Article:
From Birdsong Metrics to Ancient Arctic DNA: Selected Publications from the 1st Quarter, 2014

In the first quarter of 2014, researchers at The Environment Institute have published on a vast array of topics, from Ancient DNA in the Arctic, to birdsongs to  recommendations for improvements to guidelines such as the Ecological Footprint in order to better inform policy makers.

A selection of these publications is listed below.

1. Fifty thousand years of Arctic vegetation and megafaunal diet. Nature
Research into the type of vegetation present during the last 50 thousand years in the Arctic is presented. Rather than using fossilised pollen as the main source of data as has been the case for previous studies, this study used plant and nematode DNA from sites across the Arctic. This data brings into question the diet of megafauna such as the woolly mammoth.

2. Distribution and Diversity of Soil Microfauna from East Antarctica: Assessing the Link between Biotic and Abiotic Factors. PLOS ONE
An investigation into soil microfauna composition, abundance, and distribution in East Antarctica. The study found that where a population exists is likely to be determined by soil geochemistry.

3. Higher Levels of Multiple Paternities Increase Seedling Survival in the Long-Lived Tree Eucalyptus gracilis. PLOS ONE
Data from populations of Eucalyptus gracilis (white mallee or yorrell) across the Murray-Darling Basin in southern Australia was collected in order to gain an understanding of how local environments affect seed quality.

4. Rapid deforestation threatens mid‐elevational endemic birds but climate change is most important at higher elevations. Biodiversity Research
The effect of deforestation and climate change on bird communities in Lore Lindu National Park, Sulawesi, Indonesia was investigated. The National Park is a globally important hotspot of avian endemism, and has lost almost 12% of its forest in the decade of 2000-2010.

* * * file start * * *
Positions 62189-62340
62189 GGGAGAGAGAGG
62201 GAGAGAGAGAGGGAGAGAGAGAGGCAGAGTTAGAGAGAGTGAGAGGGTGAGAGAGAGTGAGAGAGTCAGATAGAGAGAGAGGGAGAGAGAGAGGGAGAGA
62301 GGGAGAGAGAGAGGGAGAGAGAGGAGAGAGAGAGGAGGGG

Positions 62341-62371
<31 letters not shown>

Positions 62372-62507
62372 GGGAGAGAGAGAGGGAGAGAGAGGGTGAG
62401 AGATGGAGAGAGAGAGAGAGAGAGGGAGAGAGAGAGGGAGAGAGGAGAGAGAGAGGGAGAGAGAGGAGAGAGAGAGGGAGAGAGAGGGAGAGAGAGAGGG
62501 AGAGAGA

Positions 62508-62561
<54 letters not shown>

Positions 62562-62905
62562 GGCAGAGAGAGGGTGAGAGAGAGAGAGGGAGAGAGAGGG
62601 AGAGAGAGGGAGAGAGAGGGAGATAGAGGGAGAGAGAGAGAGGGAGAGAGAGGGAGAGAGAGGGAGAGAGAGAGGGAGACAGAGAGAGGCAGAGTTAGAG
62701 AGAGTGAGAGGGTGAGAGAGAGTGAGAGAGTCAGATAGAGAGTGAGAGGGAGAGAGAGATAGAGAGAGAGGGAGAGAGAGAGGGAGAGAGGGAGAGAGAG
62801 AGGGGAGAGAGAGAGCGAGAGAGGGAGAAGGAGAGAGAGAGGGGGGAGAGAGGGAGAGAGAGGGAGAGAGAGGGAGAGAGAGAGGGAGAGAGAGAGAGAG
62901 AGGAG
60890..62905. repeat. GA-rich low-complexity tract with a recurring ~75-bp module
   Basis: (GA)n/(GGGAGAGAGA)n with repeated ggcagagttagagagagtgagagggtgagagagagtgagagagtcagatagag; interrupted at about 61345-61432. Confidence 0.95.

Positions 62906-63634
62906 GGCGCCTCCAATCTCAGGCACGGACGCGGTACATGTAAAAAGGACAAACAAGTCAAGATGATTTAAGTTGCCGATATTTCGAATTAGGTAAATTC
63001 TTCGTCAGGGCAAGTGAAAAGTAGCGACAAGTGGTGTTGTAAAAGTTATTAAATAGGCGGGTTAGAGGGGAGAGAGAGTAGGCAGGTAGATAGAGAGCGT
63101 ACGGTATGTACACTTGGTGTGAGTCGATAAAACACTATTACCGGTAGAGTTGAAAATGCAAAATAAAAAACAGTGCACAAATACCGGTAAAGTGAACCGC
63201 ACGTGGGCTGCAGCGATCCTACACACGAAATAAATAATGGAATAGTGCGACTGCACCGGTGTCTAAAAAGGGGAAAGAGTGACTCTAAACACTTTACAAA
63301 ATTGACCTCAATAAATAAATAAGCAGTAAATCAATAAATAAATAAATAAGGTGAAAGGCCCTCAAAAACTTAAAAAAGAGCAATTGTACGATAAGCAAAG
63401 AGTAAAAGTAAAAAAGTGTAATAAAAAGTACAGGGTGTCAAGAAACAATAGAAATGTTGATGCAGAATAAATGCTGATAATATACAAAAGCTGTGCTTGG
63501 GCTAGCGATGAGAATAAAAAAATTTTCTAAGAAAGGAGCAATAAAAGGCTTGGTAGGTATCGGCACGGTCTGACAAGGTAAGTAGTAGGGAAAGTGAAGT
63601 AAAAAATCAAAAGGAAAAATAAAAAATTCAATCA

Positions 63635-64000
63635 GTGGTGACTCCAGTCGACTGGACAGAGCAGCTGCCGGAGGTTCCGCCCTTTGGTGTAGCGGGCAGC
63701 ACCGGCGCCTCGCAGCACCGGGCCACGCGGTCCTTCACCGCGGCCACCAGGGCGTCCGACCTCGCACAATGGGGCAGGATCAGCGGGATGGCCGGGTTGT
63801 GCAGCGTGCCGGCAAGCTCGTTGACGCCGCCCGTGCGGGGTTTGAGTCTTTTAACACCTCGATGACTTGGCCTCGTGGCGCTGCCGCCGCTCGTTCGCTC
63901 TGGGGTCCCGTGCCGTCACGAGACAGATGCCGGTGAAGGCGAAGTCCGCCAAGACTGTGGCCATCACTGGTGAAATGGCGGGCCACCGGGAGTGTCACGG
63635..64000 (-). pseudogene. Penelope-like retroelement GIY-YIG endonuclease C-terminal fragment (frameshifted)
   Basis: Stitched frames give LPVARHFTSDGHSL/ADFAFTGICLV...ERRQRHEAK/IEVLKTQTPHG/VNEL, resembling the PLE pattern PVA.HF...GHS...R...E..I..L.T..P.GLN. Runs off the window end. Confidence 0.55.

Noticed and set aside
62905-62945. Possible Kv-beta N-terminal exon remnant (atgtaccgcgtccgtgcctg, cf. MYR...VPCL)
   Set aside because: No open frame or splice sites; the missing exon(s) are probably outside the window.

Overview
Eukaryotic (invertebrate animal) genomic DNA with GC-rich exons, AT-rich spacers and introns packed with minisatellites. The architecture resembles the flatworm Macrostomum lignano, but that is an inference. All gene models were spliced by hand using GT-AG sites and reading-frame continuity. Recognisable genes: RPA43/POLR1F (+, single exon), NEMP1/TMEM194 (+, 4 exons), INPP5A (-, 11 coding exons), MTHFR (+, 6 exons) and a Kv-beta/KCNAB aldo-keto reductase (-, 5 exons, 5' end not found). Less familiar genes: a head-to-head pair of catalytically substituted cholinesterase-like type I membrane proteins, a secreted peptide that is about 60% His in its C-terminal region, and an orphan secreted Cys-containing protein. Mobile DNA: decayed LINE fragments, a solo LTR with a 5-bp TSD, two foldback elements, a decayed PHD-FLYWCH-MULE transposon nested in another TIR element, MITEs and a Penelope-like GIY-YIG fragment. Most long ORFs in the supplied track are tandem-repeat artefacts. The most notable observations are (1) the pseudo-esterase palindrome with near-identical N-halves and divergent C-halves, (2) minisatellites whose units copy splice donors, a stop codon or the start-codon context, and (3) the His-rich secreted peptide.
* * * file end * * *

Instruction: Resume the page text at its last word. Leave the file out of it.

5. Does the Shoe Fit? Real versus Imagined Ecological Footprints. PLOS BIOLOGY
This article seeks to demonstrate that “Ecological Footprint” measurements as currently constructed and presented misleading and cannot be used effectively in any serious science or policy context. Outlined are a set of principles that any ecological indicator should be based on in order to be scientifically sound and relevant for use in decision making.

6. Historical changes in mean trophic level of southern Australian fisheries. Marine and Freshwater Research
It is suggested that care in interpretation of mean trophic level (MTL) of catches should be taken because reductions do not necessarily reflect change in species high on the food chain by fishing pressure. They found that the change in MTL is mainly attributable to large catches of sardines.

7. Ecology Needs a Convention of Nomenclature. BioScience
A convention of ecological nomenclature as well as a transnational institution to manage it is proposed, in order to overcome the synonymy and polysemy across disciplines, which currently handicaps the progress of ecology.

8.Emerging Challenges for the Drinking Water Industry Environmental Science & Technology
Three principles that underpin alternative water source choices are introduced: Reliability, thresholds and future projections of water quality and quantity.

9. The evolution of lncRNA repertoires and expression patterns in tetrapods. Nature
The first large-scale evolutionary study of long noncoding RNA (lncRNA) repertoires and expression patterns in eleven tetrapod species is presented. About 400 highly conserved lncRNA’s (of more than 10 000 identified) probably originated an astonishing 300 million years ago at least.

10. Direct evidence for organic carbon preservation as clay-organic nanocomposites in a Devonian black shale; from deposition to diagenesis Earth and Planetary Science Letters
The temperature and oxygenation of the oceans are influenced by one of the most fundamental biogeochemical processes on Earth-the burial of organic carbon in marine sediments. This buried organic carbon also comprises the primary source of hydrocarbons. This paper presents research into the composition of Woodford Shale.

11. A guide to southern temperate seagrasses (Book, CSIRO Publishing)
A reference guide to the diverse seagrasses present in the ocean of the temperate parts of the southern hemisphere. Evolution, biology and ecology of the seagrasses is introduced. This book allows readers to rapidly identify a particular species, including those often confused with others.

12. A Potential Metric of the Attractiveness of Bird Song to Humans. Ethology
Bird species such as the common nightingale and European blackbird have songs that are known to have inspired classical music. Developing a metric for these songs might help identify birds that are present in international bird trade which could contribute to studies of invasion and conservation biology.